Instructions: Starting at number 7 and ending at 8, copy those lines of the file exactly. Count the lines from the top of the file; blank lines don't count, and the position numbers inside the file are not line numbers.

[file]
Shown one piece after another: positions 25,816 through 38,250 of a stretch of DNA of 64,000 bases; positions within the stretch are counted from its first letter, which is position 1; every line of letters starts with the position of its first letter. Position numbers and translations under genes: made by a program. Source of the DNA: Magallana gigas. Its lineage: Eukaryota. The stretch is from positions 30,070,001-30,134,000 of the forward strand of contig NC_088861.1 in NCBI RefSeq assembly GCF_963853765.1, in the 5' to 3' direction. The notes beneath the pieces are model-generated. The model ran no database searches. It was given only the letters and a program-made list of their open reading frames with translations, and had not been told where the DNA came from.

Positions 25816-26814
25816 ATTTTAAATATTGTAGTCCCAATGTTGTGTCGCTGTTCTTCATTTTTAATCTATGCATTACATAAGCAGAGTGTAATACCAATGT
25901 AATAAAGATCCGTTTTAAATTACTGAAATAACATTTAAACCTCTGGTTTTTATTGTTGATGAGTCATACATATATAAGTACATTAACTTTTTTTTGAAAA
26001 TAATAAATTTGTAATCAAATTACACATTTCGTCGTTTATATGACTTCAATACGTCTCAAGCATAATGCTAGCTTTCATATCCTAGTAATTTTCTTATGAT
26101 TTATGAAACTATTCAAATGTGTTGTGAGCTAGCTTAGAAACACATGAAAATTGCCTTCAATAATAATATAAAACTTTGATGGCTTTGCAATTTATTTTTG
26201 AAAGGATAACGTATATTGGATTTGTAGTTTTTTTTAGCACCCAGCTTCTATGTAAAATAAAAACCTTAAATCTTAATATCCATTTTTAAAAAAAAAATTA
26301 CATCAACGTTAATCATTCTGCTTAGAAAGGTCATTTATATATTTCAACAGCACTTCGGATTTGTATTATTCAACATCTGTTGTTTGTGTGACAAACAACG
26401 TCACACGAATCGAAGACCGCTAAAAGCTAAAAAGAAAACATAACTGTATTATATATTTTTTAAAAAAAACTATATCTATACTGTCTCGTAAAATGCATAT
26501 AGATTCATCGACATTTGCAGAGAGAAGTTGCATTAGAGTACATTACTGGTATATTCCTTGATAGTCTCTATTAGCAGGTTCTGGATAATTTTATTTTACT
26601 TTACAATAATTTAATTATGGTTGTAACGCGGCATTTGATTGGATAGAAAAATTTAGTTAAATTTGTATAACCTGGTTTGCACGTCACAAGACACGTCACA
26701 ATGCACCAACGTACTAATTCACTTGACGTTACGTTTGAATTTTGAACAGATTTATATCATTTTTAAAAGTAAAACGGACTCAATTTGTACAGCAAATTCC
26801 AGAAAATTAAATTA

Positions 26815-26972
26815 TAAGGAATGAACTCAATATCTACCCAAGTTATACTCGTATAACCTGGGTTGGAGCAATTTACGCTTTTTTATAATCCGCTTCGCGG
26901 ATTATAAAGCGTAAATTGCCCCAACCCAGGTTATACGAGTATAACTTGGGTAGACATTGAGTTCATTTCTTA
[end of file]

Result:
26201 AAAGGATAACGTATATTGGATTTGTAGTTTTTTTTAGCACCCAGCTTCTATGTAAAATAAAAACCTTAAATCTTAATATCCATTTTTAAAAAAAAAATTA
26301 CATCAACGTTAATCATTCTGCTTAGAAAGGTCATTTATATATTTCAACAGCACTTCGGATTTGTATTATTCAACATCTGTTGTTTGTGTGACAAACAACG